Dr Susan O. Keitumetse competed for and won two separate Commonwealth scholarships both to University of Cambridge, UK , where she pursued MPhil (Archaeological Heritage Management and Museums) and later on PhD (African cultural heritage and Sustainable Development). Before she had obtained a BA degree (Archaeology and Environmental Sciences) and Post Graduate Diploma in Education (Geography and History) from the University of Botswana. During her post-graduate studies, she combined both environmental science and archaeology disciplines to venture into the broader cultural and heritage management studies with a particular focus on sustainable development and cultural heritage management at the department of Archaeology, University of Cambridge. With a view to catalyze a linkage between environment and cultural heritage in Africa, Dr Keitumetse conducted various researches and published works that illustrate the relevance of cultural and heritage resources for the broader environmental conservation. She works at the University of Botswana’s Okavango Research Institute as a researcher in cultural heritage and tourism where she undertakes applied research in areas such as the Okavango inland Delta World Heritage Site and Kalahari areas. Of particular note is her developing conservation model of Community-Based Cultural Heritage Resources Management (COBACHREM) to guide local communities and practitioners’ initiatives towards sustainable use of cultural heritage resources for social development. Dr Keitumetse is an associate editor of the journal Environment, Development, and Sustainability published by Springer. She also sits in the editorial board of the international journal of community archaeology and heritage, published by Taylor and Francis, as well as the International Journal of Heritage and Sustainable Development published by Green Lines Institute, Portugal. Dr Keitumetse has both national and international experience from across the world. She has won academic grants for research fellowships in international institutions that include; the Rockefeller Fellowship at the Smithsonian Institution, Washington DC, USA; the Watson Scholar Fellowship at Brown University in Rhode Island, USA and the Wenner-Gren Foundation research grant for research on ‘historical archaeology of marginal landscapes of eastern Botswana’. Outside academia and in international development Dr Keitumetse has worked and continues to work with institutions such as UNESCO as an expert advisor, examiner, facilitator, and consultant within the intangible cultural heritage section. She has corporate governance experience from African government parastatal institution dealing with environment, heritage, tourism and land use planning. These are derived from her tenure as a board director of Botswana Tourism Organisation for six years, where she also chaired a quality assurance committee of the board dealing with grading and certifying tourism accommodation. Her overall research interests are in the areas of sustainable development and cultural heritage conservation; historical archaeology; community heritage management; communal cultural identities; heritage tourism; heritage and protected areas; international management of cultural heritage; amongst others. Dr Susan Keitumetse has published extensively in the field of cultural heritage conservation and management in Africa, Her works comprise of peer-reviewed articles in international journals; peer-reviewed book chapters; refereed conference proceedings; and technical reports in international periodicals, magazines and newspapers. These can be accessed through search engines such as Google Scholar and LinkedIn. *********************************************************************************************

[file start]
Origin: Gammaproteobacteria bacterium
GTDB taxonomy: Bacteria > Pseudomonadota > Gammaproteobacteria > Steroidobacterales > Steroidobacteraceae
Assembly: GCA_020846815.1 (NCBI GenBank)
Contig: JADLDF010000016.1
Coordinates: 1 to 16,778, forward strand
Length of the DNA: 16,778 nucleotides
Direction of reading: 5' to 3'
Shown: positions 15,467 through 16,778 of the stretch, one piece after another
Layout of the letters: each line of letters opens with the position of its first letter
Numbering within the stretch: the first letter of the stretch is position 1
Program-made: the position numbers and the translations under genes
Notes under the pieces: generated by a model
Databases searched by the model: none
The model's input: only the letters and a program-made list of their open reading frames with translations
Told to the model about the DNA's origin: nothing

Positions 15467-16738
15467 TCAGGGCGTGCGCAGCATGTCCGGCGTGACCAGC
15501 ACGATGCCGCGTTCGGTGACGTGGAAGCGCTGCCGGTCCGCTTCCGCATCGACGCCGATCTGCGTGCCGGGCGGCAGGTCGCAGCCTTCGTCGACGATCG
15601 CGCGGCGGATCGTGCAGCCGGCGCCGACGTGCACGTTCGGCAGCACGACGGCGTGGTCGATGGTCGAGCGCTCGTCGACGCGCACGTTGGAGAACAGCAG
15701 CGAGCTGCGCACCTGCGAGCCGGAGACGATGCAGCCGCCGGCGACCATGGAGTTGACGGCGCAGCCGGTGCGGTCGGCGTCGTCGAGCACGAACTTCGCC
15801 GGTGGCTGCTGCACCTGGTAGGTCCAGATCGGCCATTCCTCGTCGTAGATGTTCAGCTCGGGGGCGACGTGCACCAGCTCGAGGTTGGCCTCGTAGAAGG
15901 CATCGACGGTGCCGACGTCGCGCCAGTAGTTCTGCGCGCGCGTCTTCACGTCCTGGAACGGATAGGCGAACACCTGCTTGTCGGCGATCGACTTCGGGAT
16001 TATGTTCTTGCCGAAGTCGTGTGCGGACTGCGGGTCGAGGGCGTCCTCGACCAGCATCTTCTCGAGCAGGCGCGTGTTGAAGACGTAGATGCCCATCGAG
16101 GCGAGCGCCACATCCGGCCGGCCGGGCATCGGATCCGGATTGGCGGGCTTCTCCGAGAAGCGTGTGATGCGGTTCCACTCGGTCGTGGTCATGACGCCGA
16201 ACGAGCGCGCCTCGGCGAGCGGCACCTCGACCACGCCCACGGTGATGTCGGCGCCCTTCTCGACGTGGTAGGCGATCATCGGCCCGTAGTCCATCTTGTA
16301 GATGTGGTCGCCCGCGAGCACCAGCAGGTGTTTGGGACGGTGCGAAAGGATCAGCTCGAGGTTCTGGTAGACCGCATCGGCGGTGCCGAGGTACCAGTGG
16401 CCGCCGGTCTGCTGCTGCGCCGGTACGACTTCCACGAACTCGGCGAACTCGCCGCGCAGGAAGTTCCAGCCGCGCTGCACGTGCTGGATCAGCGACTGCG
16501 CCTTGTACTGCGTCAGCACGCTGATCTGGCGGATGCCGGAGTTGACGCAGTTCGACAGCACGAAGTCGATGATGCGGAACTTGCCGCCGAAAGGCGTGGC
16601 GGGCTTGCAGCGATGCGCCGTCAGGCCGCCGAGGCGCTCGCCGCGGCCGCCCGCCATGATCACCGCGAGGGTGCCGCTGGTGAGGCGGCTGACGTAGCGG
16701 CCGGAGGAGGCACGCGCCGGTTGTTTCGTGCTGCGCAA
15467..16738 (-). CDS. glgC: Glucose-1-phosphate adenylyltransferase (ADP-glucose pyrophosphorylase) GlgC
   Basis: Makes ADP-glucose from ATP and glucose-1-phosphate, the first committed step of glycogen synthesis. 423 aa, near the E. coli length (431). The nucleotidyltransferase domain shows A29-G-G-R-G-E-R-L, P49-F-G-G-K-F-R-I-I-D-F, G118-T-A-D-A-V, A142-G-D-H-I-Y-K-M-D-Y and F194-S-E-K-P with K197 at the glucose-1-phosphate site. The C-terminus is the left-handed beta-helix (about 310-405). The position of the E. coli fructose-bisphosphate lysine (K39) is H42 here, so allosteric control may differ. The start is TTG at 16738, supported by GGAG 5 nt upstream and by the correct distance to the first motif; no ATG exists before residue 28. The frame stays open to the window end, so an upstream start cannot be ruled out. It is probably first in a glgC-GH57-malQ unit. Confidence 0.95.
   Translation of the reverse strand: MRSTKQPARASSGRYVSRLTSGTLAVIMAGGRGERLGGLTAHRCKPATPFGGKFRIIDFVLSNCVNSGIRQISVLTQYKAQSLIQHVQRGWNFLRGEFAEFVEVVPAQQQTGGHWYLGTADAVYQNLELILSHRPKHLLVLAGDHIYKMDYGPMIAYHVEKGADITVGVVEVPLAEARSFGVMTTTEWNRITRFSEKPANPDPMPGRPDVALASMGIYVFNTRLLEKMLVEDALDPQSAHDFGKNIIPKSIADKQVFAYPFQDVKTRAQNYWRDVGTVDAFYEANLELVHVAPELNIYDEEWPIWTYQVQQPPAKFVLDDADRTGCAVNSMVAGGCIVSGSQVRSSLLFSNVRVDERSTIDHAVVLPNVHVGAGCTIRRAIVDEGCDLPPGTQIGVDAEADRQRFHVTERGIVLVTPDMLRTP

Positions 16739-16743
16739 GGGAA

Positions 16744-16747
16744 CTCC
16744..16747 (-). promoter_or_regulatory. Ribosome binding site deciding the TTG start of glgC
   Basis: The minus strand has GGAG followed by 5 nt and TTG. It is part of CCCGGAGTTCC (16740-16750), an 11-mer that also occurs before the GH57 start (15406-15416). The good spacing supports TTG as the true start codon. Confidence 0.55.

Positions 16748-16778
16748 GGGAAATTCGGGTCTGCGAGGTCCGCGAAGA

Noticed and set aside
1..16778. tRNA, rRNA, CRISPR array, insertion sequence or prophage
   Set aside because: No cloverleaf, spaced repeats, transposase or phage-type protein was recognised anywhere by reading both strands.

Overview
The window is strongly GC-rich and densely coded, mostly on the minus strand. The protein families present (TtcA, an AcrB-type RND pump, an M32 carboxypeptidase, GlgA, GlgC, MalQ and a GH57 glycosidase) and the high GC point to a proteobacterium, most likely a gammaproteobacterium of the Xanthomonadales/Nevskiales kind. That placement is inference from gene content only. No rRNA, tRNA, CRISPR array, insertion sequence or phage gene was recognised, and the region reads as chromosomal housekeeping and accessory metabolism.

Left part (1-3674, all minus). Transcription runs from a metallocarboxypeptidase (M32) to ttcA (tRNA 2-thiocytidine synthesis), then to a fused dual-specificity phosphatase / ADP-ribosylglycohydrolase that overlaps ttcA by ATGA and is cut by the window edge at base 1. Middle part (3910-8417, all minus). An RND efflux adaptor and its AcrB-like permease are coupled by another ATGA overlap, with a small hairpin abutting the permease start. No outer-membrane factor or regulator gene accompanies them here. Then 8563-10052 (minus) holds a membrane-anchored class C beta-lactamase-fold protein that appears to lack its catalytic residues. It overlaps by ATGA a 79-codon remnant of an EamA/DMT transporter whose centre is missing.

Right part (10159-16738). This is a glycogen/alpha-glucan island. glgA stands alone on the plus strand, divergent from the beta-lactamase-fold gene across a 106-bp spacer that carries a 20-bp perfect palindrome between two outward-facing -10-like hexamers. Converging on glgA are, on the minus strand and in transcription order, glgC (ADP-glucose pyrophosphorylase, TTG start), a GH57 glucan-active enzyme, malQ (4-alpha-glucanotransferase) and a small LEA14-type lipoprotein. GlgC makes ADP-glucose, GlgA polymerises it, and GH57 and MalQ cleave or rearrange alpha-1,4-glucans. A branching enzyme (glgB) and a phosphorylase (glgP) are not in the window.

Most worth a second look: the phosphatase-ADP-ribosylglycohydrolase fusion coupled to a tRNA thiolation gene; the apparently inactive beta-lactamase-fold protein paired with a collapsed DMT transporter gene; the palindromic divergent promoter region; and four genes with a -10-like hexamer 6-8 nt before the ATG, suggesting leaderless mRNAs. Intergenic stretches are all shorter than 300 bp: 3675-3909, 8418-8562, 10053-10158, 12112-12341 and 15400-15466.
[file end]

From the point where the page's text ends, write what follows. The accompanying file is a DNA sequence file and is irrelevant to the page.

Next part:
This entry was posted in INTERNATIONAL CONVENTIONS & HERITAGE, PUBLICATIONS. Bookmark the permalink.